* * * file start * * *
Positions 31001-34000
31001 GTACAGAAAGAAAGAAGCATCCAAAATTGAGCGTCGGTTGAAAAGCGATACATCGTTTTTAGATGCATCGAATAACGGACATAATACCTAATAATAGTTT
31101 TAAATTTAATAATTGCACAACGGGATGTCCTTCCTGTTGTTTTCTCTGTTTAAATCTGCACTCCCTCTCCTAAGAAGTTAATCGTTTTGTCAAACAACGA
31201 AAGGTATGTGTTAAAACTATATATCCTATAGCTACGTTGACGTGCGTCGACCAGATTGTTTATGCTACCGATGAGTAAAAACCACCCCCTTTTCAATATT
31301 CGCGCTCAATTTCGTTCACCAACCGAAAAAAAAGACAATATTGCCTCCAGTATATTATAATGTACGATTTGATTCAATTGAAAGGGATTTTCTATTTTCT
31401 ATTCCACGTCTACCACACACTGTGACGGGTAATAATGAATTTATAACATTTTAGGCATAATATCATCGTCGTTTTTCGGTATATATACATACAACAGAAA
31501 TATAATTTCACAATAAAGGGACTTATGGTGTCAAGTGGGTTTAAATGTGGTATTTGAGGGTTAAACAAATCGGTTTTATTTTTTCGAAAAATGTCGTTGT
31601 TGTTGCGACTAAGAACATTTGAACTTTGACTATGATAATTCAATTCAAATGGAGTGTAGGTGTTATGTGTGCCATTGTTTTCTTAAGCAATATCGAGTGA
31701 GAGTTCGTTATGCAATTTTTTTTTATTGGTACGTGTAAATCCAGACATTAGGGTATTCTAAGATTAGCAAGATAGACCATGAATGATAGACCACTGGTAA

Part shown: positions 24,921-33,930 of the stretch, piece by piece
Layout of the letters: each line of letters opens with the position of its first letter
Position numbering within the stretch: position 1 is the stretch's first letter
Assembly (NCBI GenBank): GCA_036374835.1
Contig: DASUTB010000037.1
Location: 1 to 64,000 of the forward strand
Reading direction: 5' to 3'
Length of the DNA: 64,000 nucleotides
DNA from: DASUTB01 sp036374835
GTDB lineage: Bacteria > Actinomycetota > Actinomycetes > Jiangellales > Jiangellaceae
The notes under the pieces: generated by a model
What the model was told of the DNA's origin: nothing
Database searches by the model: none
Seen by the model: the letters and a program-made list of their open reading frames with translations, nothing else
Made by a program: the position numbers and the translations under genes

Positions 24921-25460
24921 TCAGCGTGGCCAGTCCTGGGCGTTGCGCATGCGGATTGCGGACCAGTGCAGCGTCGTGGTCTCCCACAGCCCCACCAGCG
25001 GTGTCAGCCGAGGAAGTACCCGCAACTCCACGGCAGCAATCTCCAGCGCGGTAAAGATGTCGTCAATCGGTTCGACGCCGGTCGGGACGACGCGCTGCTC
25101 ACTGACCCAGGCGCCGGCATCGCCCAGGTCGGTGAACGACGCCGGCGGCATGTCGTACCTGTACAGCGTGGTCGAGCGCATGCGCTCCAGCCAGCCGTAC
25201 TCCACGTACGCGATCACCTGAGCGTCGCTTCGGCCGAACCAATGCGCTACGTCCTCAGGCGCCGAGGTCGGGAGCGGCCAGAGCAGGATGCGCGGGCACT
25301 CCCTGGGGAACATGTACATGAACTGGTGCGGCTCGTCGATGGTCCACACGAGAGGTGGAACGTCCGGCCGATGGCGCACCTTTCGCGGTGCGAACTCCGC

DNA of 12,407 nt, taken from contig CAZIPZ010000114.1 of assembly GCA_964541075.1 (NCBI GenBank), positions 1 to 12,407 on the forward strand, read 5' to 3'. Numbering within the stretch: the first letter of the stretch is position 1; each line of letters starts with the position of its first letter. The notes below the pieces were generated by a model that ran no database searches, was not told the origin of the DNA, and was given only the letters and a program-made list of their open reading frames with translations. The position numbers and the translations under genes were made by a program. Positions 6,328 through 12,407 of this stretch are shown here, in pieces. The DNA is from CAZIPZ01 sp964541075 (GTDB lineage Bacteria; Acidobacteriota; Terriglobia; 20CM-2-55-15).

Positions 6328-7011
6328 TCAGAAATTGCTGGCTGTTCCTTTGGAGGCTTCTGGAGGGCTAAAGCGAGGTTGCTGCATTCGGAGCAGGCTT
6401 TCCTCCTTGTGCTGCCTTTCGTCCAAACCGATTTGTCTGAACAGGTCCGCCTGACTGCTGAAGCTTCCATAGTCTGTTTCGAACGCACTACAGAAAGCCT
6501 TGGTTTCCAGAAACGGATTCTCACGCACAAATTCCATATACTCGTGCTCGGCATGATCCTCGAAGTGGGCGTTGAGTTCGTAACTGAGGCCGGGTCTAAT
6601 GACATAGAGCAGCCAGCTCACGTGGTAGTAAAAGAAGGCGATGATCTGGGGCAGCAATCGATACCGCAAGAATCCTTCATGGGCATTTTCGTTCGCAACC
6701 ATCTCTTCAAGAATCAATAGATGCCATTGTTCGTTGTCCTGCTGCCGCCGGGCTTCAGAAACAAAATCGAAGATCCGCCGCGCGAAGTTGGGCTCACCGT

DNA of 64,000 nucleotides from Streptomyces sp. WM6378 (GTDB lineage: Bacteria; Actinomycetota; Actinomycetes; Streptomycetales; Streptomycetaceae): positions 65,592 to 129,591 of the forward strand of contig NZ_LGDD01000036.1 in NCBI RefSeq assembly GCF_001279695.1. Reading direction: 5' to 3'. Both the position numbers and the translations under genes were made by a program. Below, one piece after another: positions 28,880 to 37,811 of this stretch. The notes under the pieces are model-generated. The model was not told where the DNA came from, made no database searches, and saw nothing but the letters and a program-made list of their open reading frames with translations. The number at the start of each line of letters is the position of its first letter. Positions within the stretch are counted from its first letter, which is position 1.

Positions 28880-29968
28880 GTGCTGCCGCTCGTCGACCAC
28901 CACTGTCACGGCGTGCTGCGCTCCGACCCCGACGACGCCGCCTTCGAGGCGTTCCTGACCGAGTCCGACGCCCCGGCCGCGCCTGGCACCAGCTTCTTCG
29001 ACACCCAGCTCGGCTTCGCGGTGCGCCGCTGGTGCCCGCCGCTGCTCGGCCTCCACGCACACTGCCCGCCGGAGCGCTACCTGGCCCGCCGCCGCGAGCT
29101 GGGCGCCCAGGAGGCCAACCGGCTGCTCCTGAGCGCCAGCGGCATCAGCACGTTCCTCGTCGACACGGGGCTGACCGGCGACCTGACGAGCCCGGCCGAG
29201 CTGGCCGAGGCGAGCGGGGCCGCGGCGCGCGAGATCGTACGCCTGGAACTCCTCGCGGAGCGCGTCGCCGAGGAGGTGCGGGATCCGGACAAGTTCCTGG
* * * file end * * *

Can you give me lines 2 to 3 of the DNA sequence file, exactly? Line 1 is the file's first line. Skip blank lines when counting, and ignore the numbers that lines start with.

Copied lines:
31001 GTACAGAAAGAAAGAAGCATCCAAAATTGAGCGTCGGTTGAAAAGCGATACATCGTTTTTAGATGCATCGAATAACGGACATAATACCTAATAATAGTTT
31101 TAAATTTAATAATTGCACAACGGGATGTCCTTCCTGTTGTTTTCTCTGTTTAAATCTGCACTCCCTCTCCTAAGAAGTTAATCGTTTTGTCAAACAACGA